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Professor Kees van Leeuwen succeeds Van Wezel as KWR’s Chief Science Officer

Professor Annemarie van Wezel swaps KWR for IBED

Professor Annemarie van Wezel, KWR’s Chief Science Officer (CSO) and Principal Scientist, chemical water quality and health, is going to leave KWR. On 1January, she will become director of the Institute for Biodiversity and Ecosystem Dynamics (IBED) at the University of Amsterdam. She will also be appointed professor of Environmental Ecology by IBED, where her research will concern the impact of the anthropogenic use of chemicals and emerging technologies in the area of human and environmental health. This Environmental Ecology chair is part of the Freshwater and Marine Ecology (IBED-FAME) research department. The current professor of Environmental Ecology, Van Wezel’s KWR colleague Pim de Voogt, will be retiring in November.

Besides her work at KWR, Van Wezel is currently also special professor at Utrecht University’s Copernicus Institute of Sustainable Development, a function she will also be giving up. KWR congratulates IBED and Van Wezel on this match. Annemarie van Wezel is a highly appreciated principal scientist who has contributed immensely to the organisation. KWR will miss her greatly, but is also happy and proud that she will be continuing her career at the prestigious IBED.

Professor Kees van Leeuwen, Principal Scientist in the field of governance at KWR and professor of Water Management and Urban Development at Utrecht University, will succeed Van Wezel as CSO at KWR. This is a good moment to talk to Van Wezel and Van Leeuwen about the forthcoming changes and the importance of monitoring and maintaining the scientific quality at KWR.

Van Wezel has been Chief Science Officer at KWR since 1 May, when she took over from Professor Gertjan Medema. She is extremely sorry to be stepping down from the position already. ‘This was one of considerations that weighed against leaving KWR,’ she says. ‘However, the opportunity of working for and at such a renowned institute like IBED was simply too wonderful to pass up. But I haven’t left yet: I’m still closely involved in this autumn’s peer review, which we have been working towards all year. Furthermore, I’ll be passing the baton to a very experienced colleague, who has an extensive network in the Netherlands and beyond, and who has seen a great deal. I also hope and expect that, in my new function, I will be collaborating with the water sector and KWR. In areas like analysis, modelling, technology and the human impact on the environment and ecology, KWR’s input is very valuable for IBED.’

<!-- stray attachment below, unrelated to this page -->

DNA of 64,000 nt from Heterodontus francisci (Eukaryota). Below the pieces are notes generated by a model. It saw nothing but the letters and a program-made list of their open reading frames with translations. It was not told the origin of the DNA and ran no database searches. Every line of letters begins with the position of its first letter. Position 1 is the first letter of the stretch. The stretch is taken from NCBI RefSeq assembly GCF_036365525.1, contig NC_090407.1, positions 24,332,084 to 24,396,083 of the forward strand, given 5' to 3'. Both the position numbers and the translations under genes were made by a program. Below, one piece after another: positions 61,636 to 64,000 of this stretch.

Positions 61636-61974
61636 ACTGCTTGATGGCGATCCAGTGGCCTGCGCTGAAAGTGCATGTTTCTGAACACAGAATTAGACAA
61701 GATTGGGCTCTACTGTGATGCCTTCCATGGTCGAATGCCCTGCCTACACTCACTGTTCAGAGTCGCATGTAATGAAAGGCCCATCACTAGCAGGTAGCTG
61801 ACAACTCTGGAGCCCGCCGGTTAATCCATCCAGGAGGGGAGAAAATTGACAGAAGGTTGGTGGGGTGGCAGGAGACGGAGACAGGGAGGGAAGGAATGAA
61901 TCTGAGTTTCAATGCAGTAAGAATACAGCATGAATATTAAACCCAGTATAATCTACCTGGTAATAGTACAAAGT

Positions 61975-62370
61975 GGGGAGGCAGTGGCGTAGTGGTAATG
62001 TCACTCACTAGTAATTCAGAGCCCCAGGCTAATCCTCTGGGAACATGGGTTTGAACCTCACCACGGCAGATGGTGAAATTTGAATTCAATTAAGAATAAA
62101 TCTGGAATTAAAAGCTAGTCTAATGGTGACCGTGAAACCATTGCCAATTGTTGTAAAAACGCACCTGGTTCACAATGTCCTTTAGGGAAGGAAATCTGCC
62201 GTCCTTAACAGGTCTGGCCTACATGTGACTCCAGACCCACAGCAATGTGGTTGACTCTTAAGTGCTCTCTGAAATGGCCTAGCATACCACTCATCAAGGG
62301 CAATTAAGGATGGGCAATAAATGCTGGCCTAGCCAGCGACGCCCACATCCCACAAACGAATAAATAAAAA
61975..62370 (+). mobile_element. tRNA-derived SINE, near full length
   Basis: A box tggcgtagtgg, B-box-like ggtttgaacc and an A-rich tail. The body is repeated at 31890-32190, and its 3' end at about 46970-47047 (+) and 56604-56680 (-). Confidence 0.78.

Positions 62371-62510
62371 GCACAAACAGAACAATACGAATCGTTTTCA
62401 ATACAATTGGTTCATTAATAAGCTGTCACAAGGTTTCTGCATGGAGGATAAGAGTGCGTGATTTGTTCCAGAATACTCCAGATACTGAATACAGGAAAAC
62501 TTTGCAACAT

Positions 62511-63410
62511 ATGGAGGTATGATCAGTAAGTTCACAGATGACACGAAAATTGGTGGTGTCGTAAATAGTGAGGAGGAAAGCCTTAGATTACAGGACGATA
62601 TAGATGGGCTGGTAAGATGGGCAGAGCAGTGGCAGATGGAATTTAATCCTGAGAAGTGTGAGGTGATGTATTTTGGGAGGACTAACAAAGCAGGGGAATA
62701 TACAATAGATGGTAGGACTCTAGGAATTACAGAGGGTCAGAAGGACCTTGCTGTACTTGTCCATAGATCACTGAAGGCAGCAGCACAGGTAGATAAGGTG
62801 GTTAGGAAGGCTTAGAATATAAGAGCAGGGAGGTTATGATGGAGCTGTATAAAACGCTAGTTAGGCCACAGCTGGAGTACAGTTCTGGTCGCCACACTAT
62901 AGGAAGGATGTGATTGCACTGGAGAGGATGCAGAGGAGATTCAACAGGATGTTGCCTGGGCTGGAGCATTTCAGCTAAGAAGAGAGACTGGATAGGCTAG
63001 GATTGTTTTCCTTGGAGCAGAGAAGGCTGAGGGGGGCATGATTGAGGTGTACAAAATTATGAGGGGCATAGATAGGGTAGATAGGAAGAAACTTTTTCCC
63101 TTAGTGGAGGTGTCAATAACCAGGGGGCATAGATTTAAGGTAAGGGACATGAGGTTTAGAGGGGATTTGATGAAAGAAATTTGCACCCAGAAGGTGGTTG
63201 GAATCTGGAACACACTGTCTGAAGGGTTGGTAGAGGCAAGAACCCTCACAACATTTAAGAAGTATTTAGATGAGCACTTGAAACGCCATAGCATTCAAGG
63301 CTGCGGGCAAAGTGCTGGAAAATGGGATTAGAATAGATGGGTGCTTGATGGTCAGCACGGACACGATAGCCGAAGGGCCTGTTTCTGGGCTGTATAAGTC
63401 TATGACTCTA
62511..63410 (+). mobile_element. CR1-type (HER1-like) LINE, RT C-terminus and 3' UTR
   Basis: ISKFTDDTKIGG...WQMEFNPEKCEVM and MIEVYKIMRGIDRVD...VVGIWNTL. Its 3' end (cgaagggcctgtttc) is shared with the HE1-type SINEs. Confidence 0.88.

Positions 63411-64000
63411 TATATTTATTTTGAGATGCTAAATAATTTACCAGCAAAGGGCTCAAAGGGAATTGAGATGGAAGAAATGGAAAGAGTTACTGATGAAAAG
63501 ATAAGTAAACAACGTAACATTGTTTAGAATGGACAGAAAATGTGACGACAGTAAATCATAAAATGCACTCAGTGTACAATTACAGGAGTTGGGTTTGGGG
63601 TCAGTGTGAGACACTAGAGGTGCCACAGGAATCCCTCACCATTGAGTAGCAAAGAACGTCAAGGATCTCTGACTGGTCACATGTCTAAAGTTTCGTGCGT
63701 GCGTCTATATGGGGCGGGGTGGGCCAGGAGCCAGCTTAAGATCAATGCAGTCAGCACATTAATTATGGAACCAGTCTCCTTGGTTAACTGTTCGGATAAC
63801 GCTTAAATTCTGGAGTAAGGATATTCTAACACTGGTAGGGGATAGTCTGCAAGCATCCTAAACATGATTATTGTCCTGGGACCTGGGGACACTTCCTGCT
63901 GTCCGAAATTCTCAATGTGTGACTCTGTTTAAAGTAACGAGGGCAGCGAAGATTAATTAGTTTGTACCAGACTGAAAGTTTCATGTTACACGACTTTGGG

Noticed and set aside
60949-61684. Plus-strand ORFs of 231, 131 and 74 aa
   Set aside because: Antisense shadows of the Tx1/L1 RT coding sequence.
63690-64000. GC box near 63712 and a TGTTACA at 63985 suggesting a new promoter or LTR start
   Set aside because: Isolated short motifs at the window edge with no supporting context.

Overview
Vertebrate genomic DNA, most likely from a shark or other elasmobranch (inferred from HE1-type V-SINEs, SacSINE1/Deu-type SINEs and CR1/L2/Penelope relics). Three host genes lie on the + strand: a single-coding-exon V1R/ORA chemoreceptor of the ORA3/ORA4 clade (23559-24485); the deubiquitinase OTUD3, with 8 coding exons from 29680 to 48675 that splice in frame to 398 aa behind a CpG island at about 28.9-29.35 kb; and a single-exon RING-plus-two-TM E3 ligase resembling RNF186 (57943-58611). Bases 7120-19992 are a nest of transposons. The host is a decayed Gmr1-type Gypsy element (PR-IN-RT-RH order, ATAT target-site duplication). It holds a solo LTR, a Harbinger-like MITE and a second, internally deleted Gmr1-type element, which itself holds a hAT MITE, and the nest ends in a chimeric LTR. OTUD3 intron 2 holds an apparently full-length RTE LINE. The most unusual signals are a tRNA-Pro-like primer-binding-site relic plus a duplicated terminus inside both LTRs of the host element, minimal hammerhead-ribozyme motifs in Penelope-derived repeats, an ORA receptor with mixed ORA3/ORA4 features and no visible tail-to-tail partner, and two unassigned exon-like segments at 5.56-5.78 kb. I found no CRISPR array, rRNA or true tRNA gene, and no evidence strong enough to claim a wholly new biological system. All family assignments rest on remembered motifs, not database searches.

Chief Science Officer

Kees van Leeuwen will become the new CSO at KWR. ‘Over the past few years I have worked in several places for the Dutch government, as well as at the Joint Research Centre in Italy for the European Commission,’ says Van Leeuwen. ‘I have participated in a number of European projects. Now I’ll direct my focus on the scientific development and quality of KWR. I’ll be happy to dedicate my time and my national and international networks to this task.’

Further develop human capital

One of the CSO’s priorities is the further development of KWR’s scientists: our ‘human capital’. ‘We have an expanding group of high-potentials; young, smart scientists with fresh ideas are joining us, and we could make use of a lot more,’ says Van Wezel. ‘They have much to offer when it comes to new ideas and new interdisciplinary possibilities. As Chief Science Officer, I advise incoming scientists most of all to define their own path, to make their own mark, and to get KWR to support them in this. And we are glad to do so: it is good for the scientist and for the organisation. But the scientist must have the drive.’